“Is this about us?” he began. He started shaking his hand on the slacks of his thigh, clearly jumping to self-centered conclusions. A light sweat purged from his pores, making his forehead look as big as it really was. “I know I work a lot Jane, but I’m really trying here. Don’t we have fun together? Dinner, a movie, bowling every other week? Is there something I’m neglecting?”
“What?” Jane said. A dash of anger slipped into her tone. My gut dropped, and I took out my telescope to see how she was really feeling (women were such a hard read).
Frustration. Annoyance. Disbelief. Repulsion. All of these swirled into a mass of emotion that was perfectly described in her next sentences.
“Why do you think that everything I say or do has anything to do with you?” she spat, arms shooting up uncontrollably as she started to pace. “You do work all the time, so it’s no surprise you don’t even know me and my mannerisms, my interests, what turns me on. So what if we go have drinks; friends do that. Films are another thing pals do, and bowling is the ultimate show of friendship. If you’re suggesting our relation is anything beyond that, then I’m not sorry to tell you to grow a pair and start putting in serious effort for the next girl you fall for if you ever plan on getting married.”
The air about them stung with acid, and I could smell the gloomy odor of heartbreak crackling from Roger. Jane didn’t leave him a moment to rebuttal, and took off in her high heels in the opposite direction Kurtis ran off to.
“Days of Our Lives doesn’t compare to this drama,” I said. I looked at Roger’s sagging face and glass eyes, wondering how I missed the signals of their incompatibility. Shrugging, I fluffed my wings free again, soaring after Jane.
She was clearly in pursuit of Kurtis, and she looked ridiculous in doing so. The short heels she had on were wobbly and new, her feet not used to their form. I could easily move faster than her but instead chose to maintain a similar speed. Jane’s nonathletic attire on a warm summer day like today was a poor choice had she known she would be chasing after her prince charming. The park itself was huge, the loops of trails coiling into shorter and longer paths at every fork. It was going to be a gamble as to whether or not she would encounter Kurtis again.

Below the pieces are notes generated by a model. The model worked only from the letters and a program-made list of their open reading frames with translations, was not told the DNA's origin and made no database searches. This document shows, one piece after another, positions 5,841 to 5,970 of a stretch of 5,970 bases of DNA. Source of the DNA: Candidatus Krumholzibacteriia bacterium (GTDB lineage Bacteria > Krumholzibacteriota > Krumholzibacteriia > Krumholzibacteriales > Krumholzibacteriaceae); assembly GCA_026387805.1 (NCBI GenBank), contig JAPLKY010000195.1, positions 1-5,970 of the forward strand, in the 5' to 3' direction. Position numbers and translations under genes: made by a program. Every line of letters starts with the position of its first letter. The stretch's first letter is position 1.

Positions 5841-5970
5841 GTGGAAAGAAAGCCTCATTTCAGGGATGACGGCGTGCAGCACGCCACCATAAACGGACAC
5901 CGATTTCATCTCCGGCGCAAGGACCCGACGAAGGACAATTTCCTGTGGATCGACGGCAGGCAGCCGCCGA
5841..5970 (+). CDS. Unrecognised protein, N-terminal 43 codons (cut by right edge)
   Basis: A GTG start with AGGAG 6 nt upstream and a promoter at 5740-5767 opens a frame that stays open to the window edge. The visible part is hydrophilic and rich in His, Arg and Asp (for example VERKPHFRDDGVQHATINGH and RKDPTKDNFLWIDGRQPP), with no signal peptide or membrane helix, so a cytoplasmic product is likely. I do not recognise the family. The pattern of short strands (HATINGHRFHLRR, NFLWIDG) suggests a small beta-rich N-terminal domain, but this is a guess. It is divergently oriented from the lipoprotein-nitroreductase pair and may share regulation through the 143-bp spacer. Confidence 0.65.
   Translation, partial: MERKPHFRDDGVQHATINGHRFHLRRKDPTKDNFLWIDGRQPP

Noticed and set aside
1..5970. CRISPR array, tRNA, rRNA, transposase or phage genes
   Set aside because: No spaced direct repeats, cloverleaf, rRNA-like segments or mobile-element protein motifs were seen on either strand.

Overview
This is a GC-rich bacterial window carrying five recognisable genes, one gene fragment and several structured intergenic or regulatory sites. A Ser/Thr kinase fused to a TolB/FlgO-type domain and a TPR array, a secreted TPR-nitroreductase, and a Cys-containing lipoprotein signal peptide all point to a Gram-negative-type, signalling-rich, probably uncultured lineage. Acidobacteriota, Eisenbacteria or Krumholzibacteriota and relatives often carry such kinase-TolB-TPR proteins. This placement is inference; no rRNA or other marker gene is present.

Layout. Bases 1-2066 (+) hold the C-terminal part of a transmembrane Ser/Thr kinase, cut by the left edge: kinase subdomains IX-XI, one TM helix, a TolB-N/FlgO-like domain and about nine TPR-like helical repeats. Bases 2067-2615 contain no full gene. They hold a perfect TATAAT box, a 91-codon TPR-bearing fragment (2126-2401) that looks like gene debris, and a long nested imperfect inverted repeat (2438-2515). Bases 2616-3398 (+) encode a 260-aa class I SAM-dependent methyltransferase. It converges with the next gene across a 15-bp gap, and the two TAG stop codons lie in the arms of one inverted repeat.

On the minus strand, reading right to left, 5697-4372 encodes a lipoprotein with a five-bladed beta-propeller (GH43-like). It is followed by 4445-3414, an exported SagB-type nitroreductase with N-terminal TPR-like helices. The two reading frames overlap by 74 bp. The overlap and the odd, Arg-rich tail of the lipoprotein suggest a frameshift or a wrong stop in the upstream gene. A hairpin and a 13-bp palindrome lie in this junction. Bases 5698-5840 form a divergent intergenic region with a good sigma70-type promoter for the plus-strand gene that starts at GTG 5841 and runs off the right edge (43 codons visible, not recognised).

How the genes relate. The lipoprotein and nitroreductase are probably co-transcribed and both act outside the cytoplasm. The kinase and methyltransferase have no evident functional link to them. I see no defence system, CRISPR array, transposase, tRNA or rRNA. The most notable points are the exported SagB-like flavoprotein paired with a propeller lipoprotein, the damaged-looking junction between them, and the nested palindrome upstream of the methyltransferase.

I felt like the wind was tickling me from the inside, a feather rubbing against my kidneys. It had riddles of nostalgia spooled around them, and it took me back to my first shot of love, which to this day I assumed had already been established. My interference only quickened the ties.
“I want to help her find him,” I admitted to myself, finding my telescope once more. “Her heart made up its mind before I could influence it. Shooting a heart like that now wouldn’t do much good with such strong feelings already fabricated on their own.”
Raising the tube to my eye, I scanned the trails ahead. Good thing Kurtis had a noticeable head of dreadlocks tied back, because everyone else and their mother were under umbrellas or wore hats to shade the sun’s rays.
Kurtis was coming around the far right path, panting heavily through his nose. He must have pushed himself to a run and was catching his breath, which I’m sure Jane will be grateful for.
There were some things I could and couldn’t interact with in the real world. Shooting arrows at any worthy, soon-to-be couple for instance, was felt on an emotional level. I couldn’t forcefully shove people together and make them kiss, but I could whisper encouragement for those that needed the extra oomph to go all the way.
I fluttered over to Jane’s side, cupping my hands over my mouth.
“Right, you want to turn right. Kurtis is over there, to the right. Right, right… Mother-effing right Jane!”
By then I was shouting at her, and the last snippet she flinched at, stubbing her toe as she jerked her head to the right. When he came into sight she was a sweaty body of chiffon and wet hair, and stopped at the side of the trail where he wouldn’t be able to miss her. She waved at him, letting out a sigh as she curled over to her knees.
“Kurtis!” she called out. At the sound of his name he perked up in her direction, looking genuinely surprised to see her there panting her lungs out. He slowed down and stopped in front of her, bending down to see if she was okay.
“Not exactly the best footwear for a run,” he pointed out. Kurtis straightened up and looked around before suggesting, “You look winded, why don’t you sit down?”